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By Daniel Barnes

WASHINGTON — President Donald Trump dove into the tumultuous Mississippi Senate runoff in the race's closing hours Monday, appearing at a pair of rallies in the state in support of incumbent Sen. Cindy Hyde-Smith hours ahead of Election Day.

Hyde-Smith, who was appointed in April to fill the seat of retiring Sen. Thad Cochran, R-Miss., has been plagued by controversy, much of it race-related, in the weeks following the general election.

One firestorm followed a comment in Tupelo weeks earlier in which she complimented a supporter by saying “if he invited me to a public hanging, I’d be on the front row.”

Trump made no direct mention of that remark Monday in Tupelo, sticking largely to the national themes he used during campaign rallies in the midterms home stretch, including criticism of what he called the Russia investigation "witch hunt" — and praise of the GOP as the party of Abraham Lincoln.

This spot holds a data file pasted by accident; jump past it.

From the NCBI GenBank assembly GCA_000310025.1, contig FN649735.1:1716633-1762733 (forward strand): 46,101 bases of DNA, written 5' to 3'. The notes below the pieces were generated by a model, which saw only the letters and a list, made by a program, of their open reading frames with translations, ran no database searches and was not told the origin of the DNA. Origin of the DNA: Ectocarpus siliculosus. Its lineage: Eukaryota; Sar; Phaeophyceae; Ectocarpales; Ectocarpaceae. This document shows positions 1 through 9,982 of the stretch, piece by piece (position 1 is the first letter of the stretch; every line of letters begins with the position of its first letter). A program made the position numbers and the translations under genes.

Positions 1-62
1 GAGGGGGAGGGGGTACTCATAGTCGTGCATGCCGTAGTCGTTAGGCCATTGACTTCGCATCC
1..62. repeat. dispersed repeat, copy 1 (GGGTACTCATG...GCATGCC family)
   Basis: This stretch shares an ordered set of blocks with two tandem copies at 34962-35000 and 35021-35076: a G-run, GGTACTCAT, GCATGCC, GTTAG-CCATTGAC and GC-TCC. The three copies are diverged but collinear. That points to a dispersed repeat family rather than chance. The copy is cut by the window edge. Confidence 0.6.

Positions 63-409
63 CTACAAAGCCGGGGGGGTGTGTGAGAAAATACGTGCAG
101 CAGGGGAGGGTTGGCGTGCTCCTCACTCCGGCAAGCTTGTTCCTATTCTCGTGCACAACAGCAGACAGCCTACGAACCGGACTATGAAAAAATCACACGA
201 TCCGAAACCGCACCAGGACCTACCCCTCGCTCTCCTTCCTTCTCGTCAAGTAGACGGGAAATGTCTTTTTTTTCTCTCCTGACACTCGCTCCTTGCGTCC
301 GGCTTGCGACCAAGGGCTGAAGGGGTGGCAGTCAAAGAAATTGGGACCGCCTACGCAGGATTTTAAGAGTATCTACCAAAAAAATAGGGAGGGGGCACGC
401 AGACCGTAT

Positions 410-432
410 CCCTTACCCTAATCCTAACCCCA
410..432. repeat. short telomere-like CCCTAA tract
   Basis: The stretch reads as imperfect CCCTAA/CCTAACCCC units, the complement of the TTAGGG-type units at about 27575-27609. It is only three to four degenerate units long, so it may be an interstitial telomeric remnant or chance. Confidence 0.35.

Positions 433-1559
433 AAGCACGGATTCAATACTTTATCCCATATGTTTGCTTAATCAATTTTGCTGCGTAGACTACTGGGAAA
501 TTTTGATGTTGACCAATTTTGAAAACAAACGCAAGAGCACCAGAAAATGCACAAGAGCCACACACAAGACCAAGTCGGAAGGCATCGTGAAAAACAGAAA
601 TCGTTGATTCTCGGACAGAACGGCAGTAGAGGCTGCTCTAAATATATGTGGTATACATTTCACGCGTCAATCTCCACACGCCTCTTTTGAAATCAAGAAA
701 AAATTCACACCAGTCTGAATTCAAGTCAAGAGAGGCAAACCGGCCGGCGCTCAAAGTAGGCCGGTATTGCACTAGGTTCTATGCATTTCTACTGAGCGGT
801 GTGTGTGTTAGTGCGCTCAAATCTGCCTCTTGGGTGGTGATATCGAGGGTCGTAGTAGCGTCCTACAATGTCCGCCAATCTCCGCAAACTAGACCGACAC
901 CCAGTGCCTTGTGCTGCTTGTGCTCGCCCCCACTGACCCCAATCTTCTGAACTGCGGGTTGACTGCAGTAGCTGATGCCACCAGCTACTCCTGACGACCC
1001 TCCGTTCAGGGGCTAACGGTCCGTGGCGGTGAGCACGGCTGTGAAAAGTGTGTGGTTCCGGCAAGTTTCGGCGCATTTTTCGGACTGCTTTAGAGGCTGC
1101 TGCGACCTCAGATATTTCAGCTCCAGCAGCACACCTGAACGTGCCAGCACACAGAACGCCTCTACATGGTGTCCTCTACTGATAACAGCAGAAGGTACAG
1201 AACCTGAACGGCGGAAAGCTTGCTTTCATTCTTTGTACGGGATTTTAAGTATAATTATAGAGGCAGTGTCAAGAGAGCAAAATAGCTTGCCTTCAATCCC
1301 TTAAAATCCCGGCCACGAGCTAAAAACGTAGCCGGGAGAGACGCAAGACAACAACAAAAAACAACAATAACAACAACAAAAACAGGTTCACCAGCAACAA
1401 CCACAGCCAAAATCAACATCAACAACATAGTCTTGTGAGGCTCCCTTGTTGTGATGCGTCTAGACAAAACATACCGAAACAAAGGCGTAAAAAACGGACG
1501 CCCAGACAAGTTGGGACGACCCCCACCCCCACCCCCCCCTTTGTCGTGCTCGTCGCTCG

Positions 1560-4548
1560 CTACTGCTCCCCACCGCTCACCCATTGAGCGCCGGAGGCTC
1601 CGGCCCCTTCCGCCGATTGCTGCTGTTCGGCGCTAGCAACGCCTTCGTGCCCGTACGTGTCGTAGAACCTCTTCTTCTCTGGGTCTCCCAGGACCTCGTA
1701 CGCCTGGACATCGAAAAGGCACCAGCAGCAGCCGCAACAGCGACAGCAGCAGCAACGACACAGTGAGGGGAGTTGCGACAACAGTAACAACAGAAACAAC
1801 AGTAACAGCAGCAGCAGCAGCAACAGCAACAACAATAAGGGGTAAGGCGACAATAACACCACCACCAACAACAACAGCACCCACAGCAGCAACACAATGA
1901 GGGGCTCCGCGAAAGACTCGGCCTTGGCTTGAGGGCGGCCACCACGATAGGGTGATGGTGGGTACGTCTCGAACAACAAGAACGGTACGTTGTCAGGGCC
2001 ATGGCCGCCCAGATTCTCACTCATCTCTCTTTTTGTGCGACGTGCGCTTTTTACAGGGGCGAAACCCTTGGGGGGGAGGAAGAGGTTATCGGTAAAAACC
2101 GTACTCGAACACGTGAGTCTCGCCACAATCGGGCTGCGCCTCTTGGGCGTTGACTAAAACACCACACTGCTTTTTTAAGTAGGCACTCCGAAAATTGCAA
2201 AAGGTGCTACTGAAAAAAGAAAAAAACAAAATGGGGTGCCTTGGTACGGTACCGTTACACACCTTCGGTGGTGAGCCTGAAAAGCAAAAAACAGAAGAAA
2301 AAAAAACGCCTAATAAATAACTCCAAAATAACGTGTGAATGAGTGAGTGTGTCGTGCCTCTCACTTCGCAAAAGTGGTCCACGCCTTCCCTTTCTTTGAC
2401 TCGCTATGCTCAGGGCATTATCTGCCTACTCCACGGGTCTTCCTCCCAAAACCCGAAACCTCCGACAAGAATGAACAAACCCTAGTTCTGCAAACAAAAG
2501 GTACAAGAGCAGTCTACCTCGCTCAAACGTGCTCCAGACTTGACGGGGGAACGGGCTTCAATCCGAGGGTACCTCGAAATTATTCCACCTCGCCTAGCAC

Later, the president responded to a reporter's question on Hyde-Smith's controversial "public hanging" comment, saying he had heard her apologize "loud and clear."

"I know where her heart is, and her heart is good," he said, seated next to Hyde-Smith at a roundtable event in Gulfport.

Earlier in Tupelo, Trump had blasted her opponent, former Clinton administration official Mike Espy, as "far-left," saying the Democrat would rather protect undocumented immigrants than Mississippi residents.

"How does he fit in with Mississippi?" Trump asked in Tupelo, saying later in Biloxi that "a vote for Espy is a vote for the Democrat agenda of socialism and open borders."

During brief appearances on stage Monday, Hyde-Smith herself urged attendees to vote in the runoff so she could continue to "stand up for the conservative values of Mississippi."

Monday's campaign stops also came the day before the official release of a book by former Trump campaign manager Corey Lewandowski and longtime supporter David Bossie that alleges officials within the federal government are attempting to stymie the president's agenda — a theory the president himself again publicly endorsed.

"You still have 'deep state,' but one by one we're getting them out," Trump said in Biloxi. "You have deep state bad people. You have a lot of phony stuff going on."

In Elvis Presley's hometown of Tupelo, the president said he did not want to sound "conceited," but that his younger self had often drawn comparisons to the late singer.

"Other than the blond hair, when I was growing up they said I looked like Elvis," he told the crowd. "Can you believe it? I always considered that a great compliment."